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Frame by Georges Jacob; carved by Pierre-Claude Triquet; and Jean-Baptiste-Simon Rode
French, Paris, about 1787
Beechwood; caning; modern upholstery
H: 2 ft. 9 1/2 in. x W: 1 ft. 10 3/4 in. x D: 1 ft. 9 1/2 in.

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Marie-Antoinette sat in this chair while her servants arranged her hair and applied her makeup in her bedroom at the Petit Trianon a small house built on the grounds of the Palace of Versailles. Known as a chaise de toilette, its swivel mechanism and low back were specially designed for performing the daily rituals of dressing. It is finely carved with bands of lily of the valley and ivy along the curved supports of the arms, while the legs and edge of the circular seat imitate caning.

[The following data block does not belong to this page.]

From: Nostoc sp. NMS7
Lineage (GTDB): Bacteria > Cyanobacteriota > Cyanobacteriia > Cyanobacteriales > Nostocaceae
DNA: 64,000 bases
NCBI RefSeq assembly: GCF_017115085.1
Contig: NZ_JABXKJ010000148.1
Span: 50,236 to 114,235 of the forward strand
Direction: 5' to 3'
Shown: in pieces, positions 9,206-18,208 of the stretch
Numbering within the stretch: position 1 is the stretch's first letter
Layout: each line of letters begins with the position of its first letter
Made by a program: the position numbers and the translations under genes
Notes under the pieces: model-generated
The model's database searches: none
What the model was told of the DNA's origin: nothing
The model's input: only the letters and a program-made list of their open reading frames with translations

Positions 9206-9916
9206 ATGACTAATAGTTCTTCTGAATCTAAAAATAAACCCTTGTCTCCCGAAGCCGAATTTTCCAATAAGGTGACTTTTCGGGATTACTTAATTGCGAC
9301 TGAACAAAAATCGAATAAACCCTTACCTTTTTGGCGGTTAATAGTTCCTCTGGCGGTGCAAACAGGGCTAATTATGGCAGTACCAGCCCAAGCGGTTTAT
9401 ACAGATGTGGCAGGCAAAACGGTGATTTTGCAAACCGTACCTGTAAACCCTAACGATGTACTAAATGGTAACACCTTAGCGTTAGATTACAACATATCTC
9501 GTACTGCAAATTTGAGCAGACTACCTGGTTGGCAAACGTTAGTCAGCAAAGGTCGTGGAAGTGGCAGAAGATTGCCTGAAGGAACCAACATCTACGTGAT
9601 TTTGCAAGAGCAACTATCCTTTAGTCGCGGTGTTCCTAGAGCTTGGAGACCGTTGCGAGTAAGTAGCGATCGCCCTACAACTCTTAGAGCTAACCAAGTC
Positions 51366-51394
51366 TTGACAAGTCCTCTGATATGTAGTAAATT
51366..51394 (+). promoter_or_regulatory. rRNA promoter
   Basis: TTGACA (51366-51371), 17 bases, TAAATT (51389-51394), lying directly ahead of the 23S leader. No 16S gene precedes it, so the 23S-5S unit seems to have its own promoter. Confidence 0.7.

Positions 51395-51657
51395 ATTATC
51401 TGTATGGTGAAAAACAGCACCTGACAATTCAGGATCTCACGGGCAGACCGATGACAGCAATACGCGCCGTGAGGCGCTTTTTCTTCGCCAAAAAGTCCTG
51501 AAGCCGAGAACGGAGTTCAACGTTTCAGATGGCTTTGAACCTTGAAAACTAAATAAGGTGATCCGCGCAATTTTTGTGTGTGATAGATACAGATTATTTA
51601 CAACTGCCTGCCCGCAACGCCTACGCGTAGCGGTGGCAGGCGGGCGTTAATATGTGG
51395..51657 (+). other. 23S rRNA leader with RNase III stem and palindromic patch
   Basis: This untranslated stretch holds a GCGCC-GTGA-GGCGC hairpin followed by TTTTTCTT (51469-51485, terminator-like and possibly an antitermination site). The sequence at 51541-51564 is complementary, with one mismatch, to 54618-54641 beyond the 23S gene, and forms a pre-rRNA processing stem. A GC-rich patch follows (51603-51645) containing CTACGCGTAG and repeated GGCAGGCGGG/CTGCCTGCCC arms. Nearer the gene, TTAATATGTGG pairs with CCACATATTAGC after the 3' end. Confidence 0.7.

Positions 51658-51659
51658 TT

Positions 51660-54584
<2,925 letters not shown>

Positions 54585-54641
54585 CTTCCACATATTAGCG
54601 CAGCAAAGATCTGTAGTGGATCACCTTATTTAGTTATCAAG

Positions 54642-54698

The Petit Trianon was given to the queen by her husband, Louis XVI, as a private retreat where she could escape from the rigid etiquette of court life. Marie-Antoinette furnished these intimate apartments, which were never seen by most of the courtiers, with exquisite furniture that reflected her own personal taste.

This chair was part of a set of furniture delivered to the palace in 1787 that also included two armchairs, two side chairs, a fire screen, and a stool. The bed from the set is missing, but the rest remains at the Petit Trianon. The other pieces retain the original pastel-colored paint in yellow, blue, green, and white that has unfortunately been stripped from this chair.

Detail Views

Swivel mechanism
Swivel mechanism